The Low FODMAP Diet is a popular approach to managing IBS symptoms, but it’s not necessarily the first step that’s recommended. So what comes first in terms of symptom relief?
It was over ten years ago that a team of researchers at Monash University discovered that a group of carbohydrates (known as FODMAPs) could trigger IBS symptoms. Fast forward to 2020 and the low FODMAP diet is now one of the most popular approaches to managing IBS, with research showing that a low FODMAP diet can improve symptoms in 3 out of 4 sufferers.
Whilst this makes the diet sound like a no-brainer, it’s not necessarily the first step to take after a diagnosis of IBS. In the U.K. for example, the FODMAP diet is only recommended if symptoms persist after trying other changes to diet and lifestyle.
Why Shouldn’t I Just Start With the Low Fodmap Diet?
It’s important to be aware that the low FODMAP diet isn’t suitable for everyone – so it’s best to consult a dietitian first. Second the diet is tricky to follow and needs dietetic support to ensure it contains all the nutrients you need to stay healthy. Third – it’s not always needed. In fact, simple steps such as reducing how much fatty and spicy foods you eat, lowering alcohol intake and adjusting the fibre in your diet can be effective in managing symptoms. We also have growing evidence that mind-body interventions like yoga and mindfulness programmes are also successful ways to manage symptoms. So what should you try first?
The average amount of time people reported suffering with symptoms before being diagnosed is 6.6 years!
Step 1 – Get a diagnosis
If you have IBS symptoms the very first step is to get a diagnosis from your doctor, as IBS symptoms are very similar to other conditions like coeliac disease, so it’s important to get the right diagnosis. In a survey of ~ 2,000 people with IBS conducted by the International Foundation for Gastrointestinal Disorders, the average amount of time people reported suffering with symptoms before being diagnosed was 6.6 years. Not only does delaying diagnosis have a huge impact on daily life, it stops you getting on the path to feeling better.
Step 2 – Get to know your IBS
IBS can be categorised into different types according to your the type of poo (stool) you experience most often. The 3 main types are IBS-C (constipation), IBS-D (diarrhoea) and IBS-M (mixed). It’s helpful to understand and figure out your IBS-type, as each has different triggers and different tools which can help.
Step 3 – Try simple changes to your diet
For some people with IBS, simple dietary changes are all that’s needed to improve symptoms. The British Dietetic Association recommends trying these steps;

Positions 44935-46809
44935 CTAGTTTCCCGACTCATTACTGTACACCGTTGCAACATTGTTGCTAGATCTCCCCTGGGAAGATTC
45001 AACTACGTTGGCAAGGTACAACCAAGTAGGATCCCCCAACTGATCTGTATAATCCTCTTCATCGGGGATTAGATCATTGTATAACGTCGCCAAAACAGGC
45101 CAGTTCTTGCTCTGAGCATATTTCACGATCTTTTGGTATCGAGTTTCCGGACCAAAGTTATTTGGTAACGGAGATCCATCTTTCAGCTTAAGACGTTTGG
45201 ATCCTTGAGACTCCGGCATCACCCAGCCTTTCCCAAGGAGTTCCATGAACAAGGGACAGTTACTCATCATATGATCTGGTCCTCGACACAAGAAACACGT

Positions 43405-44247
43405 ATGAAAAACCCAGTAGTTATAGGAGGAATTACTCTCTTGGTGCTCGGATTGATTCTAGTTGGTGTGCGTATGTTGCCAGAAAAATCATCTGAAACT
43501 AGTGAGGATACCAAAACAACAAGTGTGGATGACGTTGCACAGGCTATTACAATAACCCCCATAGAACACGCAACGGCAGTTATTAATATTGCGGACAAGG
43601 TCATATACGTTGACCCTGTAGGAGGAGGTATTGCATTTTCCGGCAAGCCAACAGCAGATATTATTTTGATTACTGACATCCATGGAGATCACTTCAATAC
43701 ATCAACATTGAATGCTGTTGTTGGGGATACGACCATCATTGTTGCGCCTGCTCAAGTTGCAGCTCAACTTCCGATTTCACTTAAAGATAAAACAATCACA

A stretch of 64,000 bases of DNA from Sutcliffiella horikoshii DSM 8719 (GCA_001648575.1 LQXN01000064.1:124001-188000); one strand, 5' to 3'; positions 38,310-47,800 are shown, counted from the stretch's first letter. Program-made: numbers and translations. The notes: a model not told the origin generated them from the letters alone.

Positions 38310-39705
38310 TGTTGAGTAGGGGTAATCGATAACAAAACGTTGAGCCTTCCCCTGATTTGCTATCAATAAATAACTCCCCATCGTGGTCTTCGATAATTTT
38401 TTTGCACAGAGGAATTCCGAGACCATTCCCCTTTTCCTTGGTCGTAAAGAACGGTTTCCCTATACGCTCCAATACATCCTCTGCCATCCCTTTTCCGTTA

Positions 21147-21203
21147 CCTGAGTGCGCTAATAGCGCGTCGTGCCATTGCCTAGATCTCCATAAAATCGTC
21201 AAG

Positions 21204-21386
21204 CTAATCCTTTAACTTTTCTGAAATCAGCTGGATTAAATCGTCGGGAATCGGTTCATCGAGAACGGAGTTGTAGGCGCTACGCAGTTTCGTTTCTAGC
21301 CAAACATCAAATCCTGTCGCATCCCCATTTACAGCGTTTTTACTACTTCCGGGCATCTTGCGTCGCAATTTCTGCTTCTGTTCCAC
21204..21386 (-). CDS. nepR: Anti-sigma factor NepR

- Eat three regular meals a day
- Try not to skip any meals or eat late at night (smaller meal sizes may ease symptoms)
- Limit alcohol intake to no more than two units per day and have at least two alcohol free days a week
- Reduce intake of caffeinated drinks e.g. no more than two mugs (three cups) a day
- Reduce intake of fizzy drinks
- Drink at least eight cups of fluid per day, especially water or other non‑caffeinated drinks,
- Cut down on rich or fatty foods like chips, fast foods, pies, cheese, pizza, creamy sauces, snacks such as crisps, chocolate, cake and biscuits, spreads and cooking oils, and fatty meats such as burgers and sausages
- Reduce your intake of manufactured foods and cook from fresh ingredients where possible
- Limit fresh fruit to three portions per day (one portion is 80g)
You can access these steps as a downloadable PDF here.
Step 4 – Balance stress & prioritise relaxation
Research shows there is a strong association between stress levels and IBS symptoms – put simply, when you feel stressed, your gut feels it too. In fact, some studies show that people with IBS experience an exaggerated stress response, releasing higher levels of cortisol (the stress hormone) and experiencing corresponding gut symptoms.
A stress-free life isn’t possible, but learning to manage stress and increase your ability to adapt to stressful situations is helpful. If you’re not sure where to start, the mental health charity Mind has some excellent advice on learning to manage stress, including working out your triggers, addressing some of the causes, and learning to accept what you can’t change.
The next step is to work out which coping strategies are helpful for you. Gentle exercise, breathing exercises and mindfulness activities can all be effective in managing stress levels, so it’s worth investing some time to work out which activities help you to relax and stay calm under pressure. Try to plan in some time out for yourself each day, and give this the same importance as you would do work or social time.
Step 5 – Discuss next steps with your G.P. if there’s no change
If your symptoms persist after following these lifestyle and dietary changes it’s time to return to your G.P. to discuss next steps. In the U.K., most people will be able to get a referral to an NHS dietitian who can discuss the FODMAP diet with you.
There are also other options such as referral for CBT (cognitive behavioural therapy), a type of talking therapy which looks at how our thoughts affect behaviour, or gut-directed hypnotherapy which uses guided imagery and relaxation to help relieve pain and improve symptoms.
Written by Registered Dietician Laura Tilt @nutritilty, on behalf of Bay’s Kitchen.
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